Fencing is a fighting style and a sport, where opponents try and catch each-other with the stab or hit of a weapon. Common or Olympic fencing is divided into the categories of epee, foil and sabre. The three categories differ by rules and weapons.
Fencing originates from 16th century England and 17th century France – especially the court of Louis XIV – where it was the privilege of the aristocracy and noblemen. Fencing still involves moves and rules that date back to those times. Fencing became a sport in the 19th century, when the holding of duels was outlawed in Europe.
In 2008, the sport of Estonian fencing celebrated its 100th anniversary. From 1991 onwards only epee fencing is practiced in Estonia.
The epee weighs approximately 770 grams (depending on the pieces used for putting the weapon together), its total length is 110 cm, and it has a three-sided blade that measures 90 cm (children’s epee blades are shorter and lighter). The curve of the blade downwards may be up to 1 cm. At the tip of the weapon there is a contact top that will send a signal into the device when the force put on the top is at least 750 grams. This type of weapon is the successor to the duel sword. It’s a stabbing weapon, with the entire body as a valid target area. Stabs are fixed by a fixator. Both competitors can earn a point at the same time if the recorded interval between stabs is less than 40 milliseconds.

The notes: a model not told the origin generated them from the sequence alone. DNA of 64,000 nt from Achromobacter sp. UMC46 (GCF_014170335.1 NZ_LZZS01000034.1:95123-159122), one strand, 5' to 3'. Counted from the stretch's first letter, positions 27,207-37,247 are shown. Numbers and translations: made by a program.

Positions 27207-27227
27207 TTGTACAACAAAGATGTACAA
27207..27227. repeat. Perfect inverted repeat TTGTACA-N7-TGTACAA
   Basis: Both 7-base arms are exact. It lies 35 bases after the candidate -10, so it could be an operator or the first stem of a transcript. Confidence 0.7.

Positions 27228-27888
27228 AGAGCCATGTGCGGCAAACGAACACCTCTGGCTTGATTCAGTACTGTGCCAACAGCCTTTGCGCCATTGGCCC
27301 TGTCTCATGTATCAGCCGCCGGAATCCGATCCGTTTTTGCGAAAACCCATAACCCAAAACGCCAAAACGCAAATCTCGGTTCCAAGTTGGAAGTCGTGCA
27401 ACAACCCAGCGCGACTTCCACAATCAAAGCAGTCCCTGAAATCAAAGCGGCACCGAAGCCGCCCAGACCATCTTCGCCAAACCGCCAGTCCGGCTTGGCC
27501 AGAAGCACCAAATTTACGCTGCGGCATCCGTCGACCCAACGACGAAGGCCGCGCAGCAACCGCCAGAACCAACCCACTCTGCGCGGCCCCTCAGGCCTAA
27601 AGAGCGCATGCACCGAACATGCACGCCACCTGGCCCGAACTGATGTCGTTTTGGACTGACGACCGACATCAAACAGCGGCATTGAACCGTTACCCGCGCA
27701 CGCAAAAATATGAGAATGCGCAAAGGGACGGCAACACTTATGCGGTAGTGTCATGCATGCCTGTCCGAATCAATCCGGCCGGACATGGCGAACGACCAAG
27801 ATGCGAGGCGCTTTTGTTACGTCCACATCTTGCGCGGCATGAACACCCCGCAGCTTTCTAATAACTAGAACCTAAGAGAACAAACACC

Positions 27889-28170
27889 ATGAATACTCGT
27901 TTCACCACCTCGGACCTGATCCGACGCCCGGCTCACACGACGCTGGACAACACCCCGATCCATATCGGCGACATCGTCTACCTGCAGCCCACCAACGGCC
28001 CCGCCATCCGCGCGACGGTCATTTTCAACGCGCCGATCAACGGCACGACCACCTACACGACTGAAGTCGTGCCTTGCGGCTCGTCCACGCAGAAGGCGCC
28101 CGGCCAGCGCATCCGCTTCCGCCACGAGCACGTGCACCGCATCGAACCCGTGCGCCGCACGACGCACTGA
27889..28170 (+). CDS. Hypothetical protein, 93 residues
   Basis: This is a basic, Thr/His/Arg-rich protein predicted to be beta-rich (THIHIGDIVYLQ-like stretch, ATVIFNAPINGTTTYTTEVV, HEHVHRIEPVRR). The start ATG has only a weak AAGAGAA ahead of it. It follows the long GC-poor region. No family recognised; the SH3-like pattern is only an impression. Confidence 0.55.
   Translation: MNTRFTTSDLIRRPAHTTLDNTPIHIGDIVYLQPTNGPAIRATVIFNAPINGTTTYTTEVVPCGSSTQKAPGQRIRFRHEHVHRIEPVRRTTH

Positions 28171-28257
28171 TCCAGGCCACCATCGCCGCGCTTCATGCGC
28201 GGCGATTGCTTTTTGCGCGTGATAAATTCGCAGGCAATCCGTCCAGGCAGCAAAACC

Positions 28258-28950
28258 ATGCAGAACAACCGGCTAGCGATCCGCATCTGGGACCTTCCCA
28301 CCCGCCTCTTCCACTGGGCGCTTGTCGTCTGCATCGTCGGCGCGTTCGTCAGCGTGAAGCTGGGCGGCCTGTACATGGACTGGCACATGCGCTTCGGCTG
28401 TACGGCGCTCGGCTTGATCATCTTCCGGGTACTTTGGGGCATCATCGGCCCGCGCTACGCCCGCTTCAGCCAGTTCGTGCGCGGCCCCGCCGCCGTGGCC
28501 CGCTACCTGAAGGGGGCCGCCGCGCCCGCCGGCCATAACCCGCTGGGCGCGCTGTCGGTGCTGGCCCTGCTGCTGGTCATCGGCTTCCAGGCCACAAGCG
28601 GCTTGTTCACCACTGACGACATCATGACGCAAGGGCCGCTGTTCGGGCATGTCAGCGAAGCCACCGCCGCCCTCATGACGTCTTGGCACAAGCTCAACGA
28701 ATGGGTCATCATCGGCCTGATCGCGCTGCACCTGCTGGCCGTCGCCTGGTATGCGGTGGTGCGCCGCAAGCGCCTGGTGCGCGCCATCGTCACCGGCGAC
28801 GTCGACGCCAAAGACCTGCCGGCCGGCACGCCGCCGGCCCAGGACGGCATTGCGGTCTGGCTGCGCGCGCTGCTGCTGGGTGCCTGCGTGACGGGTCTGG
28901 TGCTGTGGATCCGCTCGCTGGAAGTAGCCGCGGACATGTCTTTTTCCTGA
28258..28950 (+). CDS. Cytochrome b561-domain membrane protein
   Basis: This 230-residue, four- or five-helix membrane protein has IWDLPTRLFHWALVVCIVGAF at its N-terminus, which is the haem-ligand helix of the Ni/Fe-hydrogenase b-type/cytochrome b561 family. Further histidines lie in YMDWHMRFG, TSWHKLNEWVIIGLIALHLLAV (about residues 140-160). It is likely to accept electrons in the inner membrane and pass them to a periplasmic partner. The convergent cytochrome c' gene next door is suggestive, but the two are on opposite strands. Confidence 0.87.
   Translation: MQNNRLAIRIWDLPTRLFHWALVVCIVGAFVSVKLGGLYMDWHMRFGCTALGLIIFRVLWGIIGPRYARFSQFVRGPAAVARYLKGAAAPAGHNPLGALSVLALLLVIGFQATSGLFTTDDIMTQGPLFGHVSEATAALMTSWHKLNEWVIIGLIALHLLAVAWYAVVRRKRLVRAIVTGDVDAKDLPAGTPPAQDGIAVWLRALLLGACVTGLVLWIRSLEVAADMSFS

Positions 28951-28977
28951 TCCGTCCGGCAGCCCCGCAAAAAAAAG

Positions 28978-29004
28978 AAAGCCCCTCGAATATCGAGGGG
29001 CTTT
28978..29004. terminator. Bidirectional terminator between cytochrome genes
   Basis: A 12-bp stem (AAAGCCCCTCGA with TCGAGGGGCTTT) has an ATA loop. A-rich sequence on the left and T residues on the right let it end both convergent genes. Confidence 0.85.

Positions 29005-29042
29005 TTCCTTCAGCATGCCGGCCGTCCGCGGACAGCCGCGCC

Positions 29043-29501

Fencing Club Tallinna Mõõk was founded on 8 September 1991, in Tallinn.